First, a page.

The animated spot is the latest television commercial for Sony Electronics, but its creator is not a technology wizard at either of Sony's two advertising agencies. The commercial is the work of Tyson Ibele, a 19-year-old from Minneapolis who won a contest on the cable network Current TV for its first viewer-created ad message; it will run for the first time today.
User-generated content, best known for fueling the popularity of Web sites like YouTube and MySpace, is rapidly taking hold in advertising. Dozens of entries were submitted for the Current contest, and Mr. Ibele's commercial will run for one to two months on the network. In the coming weeks, more user-generated ads for companies like L'Oréal and Toyota will follow the Sony commercial.
"User-generated content is sort of the word of the day," said Anne Zehren, the president of sales and marketing for Current TV, which was started last August. "And I think smart marketers will start harnessing that." EDITOR'S NOTE: EXCEPT THAT TOMORROW WILL HAVE SOME OTHER WORD DU JOUR, BECAUSE THE AD COMMUNITY HAS THE ATTENTION SPAN OF ....
Current relies on user-generated content for roughly one-third of its programming, from fashion features to foreign documentaries. The network operates under the theory that its programming will be more relevant if its audience, primarily 18- to 34-year-olds, have a voice in creating it. If the audience is interested, there is less of a risk that they will tune out in favor of other entertainment like the Internet and video games.
User-generated content owes part of its popularity to the younger age group's increasing agility at working with video and audio tools at home to mimic what television studios and advertising agencies do for hefty fees.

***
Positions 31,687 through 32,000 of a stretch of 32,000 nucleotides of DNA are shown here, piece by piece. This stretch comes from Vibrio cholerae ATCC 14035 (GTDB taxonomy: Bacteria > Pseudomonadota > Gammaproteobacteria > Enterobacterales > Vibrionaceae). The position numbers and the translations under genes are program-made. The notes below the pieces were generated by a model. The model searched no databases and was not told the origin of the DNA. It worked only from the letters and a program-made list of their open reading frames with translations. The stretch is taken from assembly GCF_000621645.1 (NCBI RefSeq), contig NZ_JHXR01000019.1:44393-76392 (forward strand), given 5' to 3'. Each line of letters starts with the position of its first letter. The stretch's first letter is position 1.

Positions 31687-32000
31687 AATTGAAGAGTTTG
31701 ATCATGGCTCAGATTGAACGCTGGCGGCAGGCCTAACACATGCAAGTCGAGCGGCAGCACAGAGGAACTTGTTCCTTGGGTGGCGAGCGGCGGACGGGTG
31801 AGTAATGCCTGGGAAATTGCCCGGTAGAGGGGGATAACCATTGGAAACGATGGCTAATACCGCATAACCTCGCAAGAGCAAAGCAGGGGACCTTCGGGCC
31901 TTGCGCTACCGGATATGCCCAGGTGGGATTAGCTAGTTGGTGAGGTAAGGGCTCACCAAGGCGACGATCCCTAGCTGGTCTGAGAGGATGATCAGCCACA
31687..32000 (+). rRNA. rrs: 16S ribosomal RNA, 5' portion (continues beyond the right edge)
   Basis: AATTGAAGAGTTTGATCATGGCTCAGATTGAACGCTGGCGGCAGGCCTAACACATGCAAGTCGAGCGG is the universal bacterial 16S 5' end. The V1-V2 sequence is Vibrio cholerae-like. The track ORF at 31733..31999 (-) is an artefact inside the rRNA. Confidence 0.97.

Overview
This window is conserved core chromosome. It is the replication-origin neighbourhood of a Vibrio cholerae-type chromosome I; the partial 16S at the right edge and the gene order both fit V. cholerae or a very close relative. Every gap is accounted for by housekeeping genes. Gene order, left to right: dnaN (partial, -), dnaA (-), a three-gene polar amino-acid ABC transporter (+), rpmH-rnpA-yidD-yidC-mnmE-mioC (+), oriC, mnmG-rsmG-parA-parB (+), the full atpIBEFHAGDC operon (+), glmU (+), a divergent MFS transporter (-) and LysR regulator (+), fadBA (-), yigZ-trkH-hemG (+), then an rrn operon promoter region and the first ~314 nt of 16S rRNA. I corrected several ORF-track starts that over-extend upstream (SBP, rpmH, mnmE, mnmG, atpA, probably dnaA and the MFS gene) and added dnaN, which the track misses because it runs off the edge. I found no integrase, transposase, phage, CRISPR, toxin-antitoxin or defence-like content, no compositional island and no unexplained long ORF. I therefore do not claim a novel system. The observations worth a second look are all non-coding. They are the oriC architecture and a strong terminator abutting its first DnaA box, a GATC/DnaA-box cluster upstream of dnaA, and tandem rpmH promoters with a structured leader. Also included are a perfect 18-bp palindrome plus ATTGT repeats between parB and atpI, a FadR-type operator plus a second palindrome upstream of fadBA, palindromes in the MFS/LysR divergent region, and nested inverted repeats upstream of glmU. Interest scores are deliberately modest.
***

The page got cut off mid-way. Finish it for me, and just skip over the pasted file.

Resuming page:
For people like Mr. Ibele, who are relatively obscure professionally, Current is an instant national platform.
"It's an extremely efficient way to get people to see your stuff," said Mr. Ibele, who works as an animator for Make, an animation production company in Minneapolis. "And it's a cool way to get your name out there." (He also received $1,000 as payment for his ad.)
So far, Current has attracted advertisers that reflect its youth-oriented audience, including American Express, General Mills and L'Oréal. Rather than purchase individual commercial time, the network requires most of its advertisers to sign one-year contracts, priced at more than $1 million.
But this is Current's first foray into user-generated advertising. Several marketers have experimented with it in the past, often successfully. Converse solicited homemade videos that depicted Converse owners with their sneakers, which the company turned into ads. The videos became a Internet hit after Converse posted them on conversegallery.com.
JetBlue and MasterCard have also toyed with user-generated content in their advertising. MasterCard has introduced a Web site, priceless.com, where consumers write advertising copy for two commercials, ending with the kicker, "Priceless."
Placed in unsympathetic hands, user-generated content can backfire, however. In March, Chevrolet installed a feature on its Web site that allowed visitors to piece together images and text to create a commercial for its Chevy Tahoe sport utility vehicle. But the feature was quickly seized upon by anti-S.U.V. activists, who made videos condemning the vehicle, its low gas mileage and its impact on the environment. EDITOR'S NOTE: SOME COMPANIES ARE SO UNIFORMLY DUMB. AND WHEN THEIR PRODUCTS ARE SO OUT OF TOUCH, IS IT ANY WONDER THEIR CORPORATE 'IDEA FOLKS' ARE SO CLUELESS?
Working with user-generated content requires restraint on the part of companies that are accustomed to controlling their marketing messages. (Of course, Sony approved Mr. Ibele's finished product before it went on the air.)